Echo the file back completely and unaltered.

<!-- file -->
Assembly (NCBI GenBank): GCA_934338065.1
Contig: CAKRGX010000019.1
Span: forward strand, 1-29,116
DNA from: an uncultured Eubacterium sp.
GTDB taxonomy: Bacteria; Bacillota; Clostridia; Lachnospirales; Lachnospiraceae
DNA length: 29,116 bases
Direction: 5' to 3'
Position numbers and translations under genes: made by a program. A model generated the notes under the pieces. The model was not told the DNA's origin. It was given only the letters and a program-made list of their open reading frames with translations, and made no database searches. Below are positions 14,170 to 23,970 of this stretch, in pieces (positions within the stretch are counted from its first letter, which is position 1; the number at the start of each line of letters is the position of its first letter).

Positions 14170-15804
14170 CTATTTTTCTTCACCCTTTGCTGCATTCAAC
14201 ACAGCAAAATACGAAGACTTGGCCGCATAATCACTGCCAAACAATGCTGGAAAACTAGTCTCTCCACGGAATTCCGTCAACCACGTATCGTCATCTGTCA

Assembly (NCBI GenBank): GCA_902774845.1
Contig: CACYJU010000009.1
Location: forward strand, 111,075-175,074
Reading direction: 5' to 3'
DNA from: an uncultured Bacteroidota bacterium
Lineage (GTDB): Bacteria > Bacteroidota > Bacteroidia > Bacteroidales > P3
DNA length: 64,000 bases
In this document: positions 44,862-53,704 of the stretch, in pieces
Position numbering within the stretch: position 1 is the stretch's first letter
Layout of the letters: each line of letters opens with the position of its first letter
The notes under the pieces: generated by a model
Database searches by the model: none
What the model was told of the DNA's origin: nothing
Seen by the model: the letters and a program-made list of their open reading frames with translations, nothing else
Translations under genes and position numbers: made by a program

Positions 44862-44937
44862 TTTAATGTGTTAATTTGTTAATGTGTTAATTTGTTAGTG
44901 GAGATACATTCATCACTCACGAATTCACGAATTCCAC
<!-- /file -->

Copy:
Assembly (NCBI GenBank): GCA_934338065.1
Contig: CAKRGX010000019.1
Span: forward strand, 1-29,116
DNA from: an uncultured Eubacterium sp.
GTDB taxonomy: Bacteria; Bacillota; Clostridia; Lachnospirales; Lachnospiraceae
DNA length: 29,116 bases
Direction: 5' to 3'
Position numbers and translations under genes: made by a program. A model generated the notes under the pieces. The model was not told the DNA's origin. It was given only the letters and a program-made list of their open reading frames with translations, and made no database searches. Below are positions 14,170 to 23,970 of this stretch, in pieces (positions within the stretch are counted from its first letter, which is position 1; the number at the start of each line of letters is the position of its first letter).

Positions 14170-15804
14170 CTATTTTTCTTCACCCTTTGCTGCATTCAAC
14201 ACAGCAAAATACGAAGACTTGGCCGCATAATCACTGCCAAACAATGCTGGAAAACTAGTCTCTCCACGGAATTCCGTCAACCACGTATCGTCATCTGTCA

Assembly (NCBI GenBank): GCA_902774845.1
Contig: CACYJU010000009.1
Location: forward strand, 111,075-175,074
Reading direction: 5' to 3'
DNA from: an uncultured Bacteroidota bacterium
Lineage (GTDB): Bacteria > Bacteroidota > Bacteroidia > Bacteroidales > P3
DNA length: 64,000 bases
In this document: positions 44,862-53,704 of the stretch, in pieces
Position numbering within the stretch: position 1 is the stretch's first letter
Layout of the letters: each line of letters opens with the position of its first letter
The notes under the pieces: generated by a model
Database searches by the model: none
What the model was told of the DNA's origin: nothing
Seen by the model: the letters and a program-made list of their open reading frames with translations, nothing else
Translations under genes and position numbers: made by a program

Positions 44862-44937
44862 TTTAATGTGTTAATTTGTTAATGTGTTAATTTGTTAGTG
44901 GAGATACATTCATCACTCACGAATTCACGAATTCCAC